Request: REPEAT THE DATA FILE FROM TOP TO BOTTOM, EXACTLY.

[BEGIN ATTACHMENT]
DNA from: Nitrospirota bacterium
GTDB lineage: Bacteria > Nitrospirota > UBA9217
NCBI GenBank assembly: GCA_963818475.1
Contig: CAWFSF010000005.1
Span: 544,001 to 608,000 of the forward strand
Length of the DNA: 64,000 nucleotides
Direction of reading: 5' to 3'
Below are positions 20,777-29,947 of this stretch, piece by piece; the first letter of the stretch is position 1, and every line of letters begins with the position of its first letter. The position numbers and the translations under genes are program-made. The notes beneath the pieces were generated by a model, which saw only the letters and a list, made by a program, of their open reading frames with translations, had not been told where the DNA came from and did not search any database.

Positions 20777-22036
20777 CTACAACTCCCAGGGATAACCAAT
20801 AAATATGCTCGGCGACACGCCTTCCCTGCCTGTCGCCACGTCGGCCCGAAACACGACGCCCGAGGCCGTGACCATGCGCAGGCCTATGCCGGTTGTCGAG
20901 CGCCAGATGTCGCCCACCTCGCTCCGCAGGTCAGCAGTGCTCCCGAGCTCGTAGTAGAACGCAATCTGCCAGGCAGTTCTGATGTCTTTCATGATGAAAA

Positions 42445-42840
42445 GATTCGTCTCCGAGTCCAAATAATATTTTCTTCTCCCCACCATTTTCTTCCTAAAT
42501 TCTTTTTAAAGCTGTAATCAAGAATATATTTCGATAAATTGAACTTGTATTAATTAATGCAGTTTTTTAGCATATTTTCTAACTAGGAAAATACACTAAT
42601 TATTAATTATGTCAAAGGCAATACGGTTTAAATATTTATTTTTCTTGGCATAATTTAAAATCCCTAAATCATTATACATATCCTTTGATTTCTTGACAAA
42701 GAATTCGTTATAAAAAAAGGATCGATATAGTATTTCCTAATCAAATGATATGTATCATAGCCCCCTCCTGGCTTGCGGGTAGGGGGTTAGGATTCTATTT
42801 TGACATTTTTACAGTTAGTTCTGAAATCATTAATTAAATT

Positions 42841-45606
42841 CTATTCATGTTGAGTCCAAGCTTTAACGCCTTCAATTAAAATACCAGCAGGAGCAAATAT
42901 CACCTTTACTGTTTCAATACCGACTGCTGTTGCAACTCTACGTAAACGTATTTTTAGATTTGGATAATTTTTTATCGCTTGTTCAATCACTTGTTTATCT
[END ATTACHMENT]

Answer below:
DNA from: Nitrospirota bacterium
GTDB lineage: Bacteria > Nitrospirota > UBA9217
NCBI GenBank assembly: GCA_963818475.1
Contig: CAWFSF010000005.1
Span: 544,001 to 608,000 of the forward strand
Length of the DNA: 64,000 nucleotides
Direction of reading: 5' to 3'
Below are positions 20,777-29,947 of this stretch, piece by piece; the first letter of the stretch is position 1, and every line of letters begins with the position of its first letter. The position numbers and the translations under genes are program-made. The notes beneath the pieces were generated by a model, which saw only the letters and a list, made by a program, of their open reading frames with translations, had not been told where the DNA came from and did not search any database.

Positions 20777-22036
20777 CTACAACTCCCAGGGATAACCAAT
20801 AAATATGCTCGGCGACACGCCTTCCCTGCCTGTCGCCACGTCGGCCCGAAACACGACGCCCGAGGCCGTGACCATGCGCAGGCCTATGCCGGTTGTCGAG
20901 CGCCAGATGTCGCCCACCTCGCTCCGCAGGTCAGCAGTGCTCCCGAGCTCGTAGTAGAACGCAATCTGCCAGGCAGTTCTGATGTCTTTCATGATGAAAA

Positions 42445-42840
42445 GATTCGTCTCCGAGTCCAAATAATATTTTCTTCTCCCCACCATTTTCTTCCTAAAT
42501 TCTTTTTAAAGCTGTAATCAAGAATATATTTCGATAAATTGAACTTGTATTAATTAATGCAGTTTTTTAGCATATTTTCTAACTAGGAAAATACACTAAT
42601 TATTAATTATGTCAAAGGCAATACGGTTTAAATATTTATTTTTCTTGGCATAATTTAAAATCCCTAAATCATTATACATATCCTTTGATTTCTTGACAAA
42701 GAATTCGTTATAAAAAAAGGATCGATATAGTATTTCCTAATCAAATGATATGTATCATAGCCCCCTCCTGGCTTGCGGGTAGGGGGTTAGGATTCTATTT
42801 TGACATTTTTACAGTTAGTTCTGAAATCATTAATTAAATT

Positions 42841-45606
42841 CTATTCATGTTGAGTCCAAGCTTTAACGCCTTCAATTAAAATACCAGCAGGAGCAAATAT
42901 CACCTTTACTGTTTCAATACCGACTGCTGTTGCAACTCTACGTAAACGTATTTTTAGATTTGGATAATTTTTTATCGCTTGTTCAATCACTTGTTTATCT